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Open Access 5: OA Glossary

OA Glossary

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Article Processing Charge - a cost of open access publishing borne by authors, their institutions, or agencies funding the research that enables immediate, free access to the final version of a publication made by the publisher. Instead of having readers pay for subscriptions, the cost of publication is thus shifted from the readers to the authors.

Copyright transfer agreement (CTA) - The copyright transfer agreement (CTA) or the publisher's agreement is a legal document that states the condition of publication which can be a full or partial copyright transfer or a license to publish. The author who creates the work is the copyright holder. Copyright is a bundle of rights. The CTA may specify various rights that the author does retain, such as whether the author can post the article in an open access repository and under which conditions. If the CTA does not specify what rights the author can retain, the author may have transferred the whole copyright of his or her work to the publisher and thus will need to seek the publisher's permission when using part or whole of the document unless the use is one of the statutory exemptions in the copyright law.

Embargo - an embargo period is a period of time following the publication date of an article or journal when free access to the full text is not available. This period of time varies depending on the policies of the publishers. Access to the full text during an embargo period is restricted to users who have paid a subscription. 

Gold Open Access - An OA publishing route where the final published version of your article is freely and permanently available on the journal's website for anyone, anywhere to read. (View more)

Green Open Access - An OA publishing route where authors share an earlier version of their article online or self-archive it in a repository, usually following an embargo period. (View more)

Hybrid Journal - Subscription-based journals that provide access to subscribers only, but also offer an open access option for authors to publish individual articles with article process charges to make them accessible to everybody. 

Institutional Repository - The digital platform an institution uses to host and preserve scholarly outputs, such as articles, books, or reports. CityU Scholars, the integrated research information management system of CityU, also serves the purpose as an institutional repository.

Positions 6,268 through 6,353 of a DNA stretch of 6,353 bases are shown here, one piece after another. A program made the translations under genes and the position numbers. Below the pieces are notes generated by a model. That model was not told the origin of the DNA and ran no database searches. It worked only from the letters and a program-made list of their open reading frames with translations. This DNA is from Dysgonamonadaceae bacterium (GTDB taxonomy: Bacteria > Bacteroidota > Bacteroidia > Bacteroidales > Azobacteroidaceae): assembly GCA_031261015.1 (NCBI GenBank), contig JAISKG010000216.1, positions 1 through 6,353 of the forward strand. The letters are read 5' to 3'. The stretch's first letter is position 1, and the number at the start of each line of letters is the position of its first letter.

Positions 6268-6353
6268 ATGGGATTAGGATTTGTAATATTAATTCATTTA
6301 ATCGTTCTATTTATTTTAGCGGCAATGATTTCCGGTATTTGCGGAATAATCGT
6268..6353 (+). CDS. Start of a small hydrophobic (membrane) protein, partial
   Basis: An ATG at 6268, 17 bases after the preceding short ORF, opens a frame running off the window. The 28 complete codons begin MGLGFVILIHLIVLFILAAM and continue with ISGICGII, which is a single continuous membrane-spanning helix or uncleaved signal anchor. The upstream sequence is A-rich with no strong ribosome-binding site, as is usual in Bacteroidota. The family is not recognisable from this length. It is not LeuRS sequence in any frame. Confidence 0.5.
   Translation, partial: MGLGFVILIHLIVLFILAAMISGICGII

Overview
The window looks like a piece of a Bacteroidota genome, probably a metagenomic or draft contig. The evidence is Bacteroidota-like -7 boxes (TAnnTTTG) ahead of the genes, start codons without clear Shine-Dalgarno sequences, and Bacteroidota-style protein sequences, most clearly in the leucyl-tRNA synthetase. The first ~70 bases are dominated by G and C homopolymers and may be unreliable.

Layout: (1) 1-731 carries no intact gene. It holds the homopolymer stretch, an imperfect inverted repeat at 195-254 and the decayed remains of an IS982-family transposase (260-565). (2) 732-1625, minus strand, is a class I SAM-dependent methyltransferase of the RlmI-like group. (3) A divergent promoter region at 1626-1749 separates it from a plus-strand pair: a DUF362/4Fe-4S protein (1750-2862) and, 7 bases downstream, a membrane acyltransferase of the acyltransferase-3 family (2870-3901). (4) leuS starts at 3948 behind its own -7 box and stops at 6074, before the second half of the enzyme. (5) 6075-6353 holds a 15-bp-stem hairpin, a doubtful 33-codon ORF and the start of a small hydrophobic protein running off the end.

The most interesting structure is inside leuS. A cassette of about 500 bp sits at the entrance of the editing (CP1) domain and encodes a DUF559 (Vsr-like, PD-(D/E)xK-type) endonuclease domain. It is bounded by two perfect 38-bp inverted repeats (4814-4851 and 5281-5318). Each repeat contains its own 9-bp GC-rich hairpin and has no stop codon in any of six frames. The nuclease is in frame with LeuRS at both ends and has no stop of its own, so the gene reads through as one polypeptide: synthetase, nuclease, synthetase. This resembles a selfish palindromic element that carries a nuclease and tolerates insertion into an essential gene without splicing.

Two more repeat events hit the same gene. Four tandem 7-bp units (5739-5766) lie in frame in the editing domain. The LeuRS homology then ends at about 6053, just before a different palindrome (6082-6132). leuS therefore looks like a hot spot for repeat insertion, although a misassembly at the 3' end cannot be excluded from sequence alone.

Predatory Publisher - Publishers that exploit the model of author-pays OA publishing by charging fees for publication but with low editorial and academic standards.

Transformative agreement - also known as transitional or ‘read and publish’ agreement, is an umbrella term describing those contracts negotiated between institutions and publishers in which former subscription expenditures are repurposed to support open access publishing of the negotiating institutions’ authors. These agreements consist of two elements – ‘publish’ and ‘read’. The ‘publish’ element refers to costs of open access publishing, i.e. Article Processing Charge, of authors affiliated to the negotiating institutions, while the ‘read’ element refers to subscription fees for accessing journal articles published behind a paywall by members of the negotiating institutions.

Version of Publication - Most publishers specify on their website the versions of the work they allow researchers to deposit in an institutional repository for OA*. The permitted versions are:

  • Pre-print also known as Early version, Submitted or First manuscript. Usually in word processing format, this is the version an author submits to a journal for consideration before the peer-review process.
  • Post-print also known as Accepted Author Manuscript, Peer-reviewed or Author Final version. Usually in word processing format, it contains all the revisions made during the peer-review process.
  • Published also known as Publisher's PDF, Publisher's Final version or Version of record. It has the final layout and formatting done by the publisher for the purpose of publication either in hardcopy or electronic format.

SHERPA/RoMEO publisher policy index provides information on the copyright and self-archiving policies of publishers*. Usually publishers allow authors to post copies of pre-print or post-print rather than the final published version for OA archiving.

*While Sherpa/Romeo provides a good starting point, you should always confirm the copyright policies via publishers' website.